As Churchill gathered evidence on the Government’s inability to meet the growing German challenge, he was urged to be cautious by his friend and cousin, Freddie Guest: “I am convinced this is the psychological moment in your career. . . . You can lead the Conservative Party, but you cannot break the Conservative machine.”
Others encouraged him to continue to speak out. He followed the latter advice, charging that “half- measures and procrastinations are the order of the day.” Throughout the summer his speeches, in and out of Parliament, widened the breech with the Conservative leadership.
He joined with Austen Chamberlain and the 4th Marquis of Salisbury In leading a Parliamentary deputation to Prime Minister Stanley Baldwin on the need for rearmament. Baldwin told them that most of them sat for safe seats, yet there was a strong pacifist and collectivist feeling in the country: “People will only learn, unfortunately, in a democracy, by butting their heads against a brick wall.” He warned of the difficulty in “scaring the people without scaring them into fits.”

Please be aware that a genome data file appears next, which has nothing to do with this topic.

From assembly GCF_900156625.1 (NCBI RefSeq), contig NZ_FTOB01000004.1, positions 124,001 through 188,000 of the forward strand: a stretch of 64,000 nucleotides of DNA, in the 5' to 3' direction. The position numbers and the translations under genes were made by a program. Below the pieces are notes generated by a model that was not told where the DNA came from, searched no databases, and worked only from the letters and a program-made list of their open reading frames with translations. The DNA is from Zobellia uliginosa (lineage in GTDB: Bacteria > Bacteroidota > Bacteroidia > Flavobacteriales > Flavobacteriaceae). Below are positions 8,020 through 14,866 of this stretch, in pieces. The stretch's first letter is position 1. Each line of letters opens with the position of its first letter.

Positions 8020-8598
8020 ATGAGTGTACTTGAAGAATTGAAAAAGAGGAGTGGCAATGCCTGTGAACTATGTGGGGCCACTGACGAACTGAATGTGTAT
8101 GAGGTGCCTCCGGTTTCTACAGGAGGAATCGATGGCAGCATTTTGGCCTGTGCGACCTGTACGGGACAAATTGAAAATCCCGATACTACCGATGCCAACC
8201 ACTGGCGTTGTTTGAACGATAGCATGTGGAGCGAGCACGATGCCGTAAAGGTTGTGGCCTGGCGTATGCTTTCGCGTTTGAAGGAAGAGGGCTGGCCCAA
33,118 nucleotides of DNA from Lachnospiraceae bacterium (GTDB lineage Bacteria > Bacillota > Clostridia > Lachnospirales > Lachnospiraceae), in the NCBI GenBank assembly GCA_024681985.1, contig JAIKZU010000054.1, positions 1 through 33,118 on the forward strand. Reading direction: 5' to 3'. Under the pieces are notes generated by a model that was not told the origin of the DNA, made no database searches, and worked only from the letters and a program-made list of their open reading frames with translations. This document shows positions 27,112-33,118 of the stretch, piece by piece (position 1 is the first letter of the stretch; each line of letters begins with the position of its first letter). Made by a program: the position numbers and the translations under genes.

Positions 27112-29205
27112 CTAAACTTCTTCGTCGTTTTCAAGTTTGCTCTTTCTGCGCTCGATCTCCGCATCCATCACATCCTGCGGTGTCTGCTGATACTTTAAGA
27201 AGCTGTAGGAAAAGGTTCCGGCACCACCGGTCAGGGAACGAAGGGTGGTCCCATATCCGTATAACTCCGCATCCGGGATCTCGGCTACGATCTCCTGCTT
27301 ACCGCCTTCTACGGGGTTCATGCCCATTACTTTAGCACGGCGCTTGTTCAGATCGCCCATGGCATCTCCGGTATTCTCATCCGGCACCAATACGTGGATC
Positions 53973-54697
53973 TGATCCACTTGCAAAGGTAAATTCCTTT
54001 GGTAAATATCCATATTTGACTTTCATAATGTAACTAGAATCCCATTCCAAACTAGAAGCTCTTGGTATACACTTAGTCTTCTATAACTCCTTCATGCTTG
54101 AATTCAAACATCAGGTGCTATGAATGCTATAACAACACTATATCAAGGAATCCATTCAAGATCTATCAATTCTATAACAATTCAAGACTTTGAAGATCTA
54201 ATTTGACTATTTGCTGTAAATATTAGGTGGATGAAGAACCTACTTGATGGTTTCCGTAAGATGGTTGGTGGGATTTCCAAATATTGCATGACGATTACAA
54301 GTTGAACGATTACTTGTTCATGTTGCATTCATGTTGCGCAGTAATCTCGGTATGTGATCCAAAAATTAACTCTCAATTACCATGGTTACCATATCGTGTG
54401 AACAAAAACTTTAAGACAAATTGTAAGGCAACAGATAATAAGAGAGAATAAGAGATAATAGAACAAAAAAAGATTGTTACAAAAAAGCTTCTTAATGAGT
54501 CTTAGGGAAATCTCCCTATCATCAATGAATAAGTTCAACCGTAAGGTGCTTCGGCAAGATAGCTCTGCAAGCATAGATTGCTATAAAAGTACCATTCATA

On the continent, civil war erupted in Spain between a group of military leaders and the Republican Government. Churchill urged strict neutrality, fearing – correctly as events proved – that the victory of either side could only be followed by “a prolonged period of iron rule.”
In August, he went to France to paint, to finish the third volume of Marlborough and to seek a cure from severe indigestion which had plagued him for several months.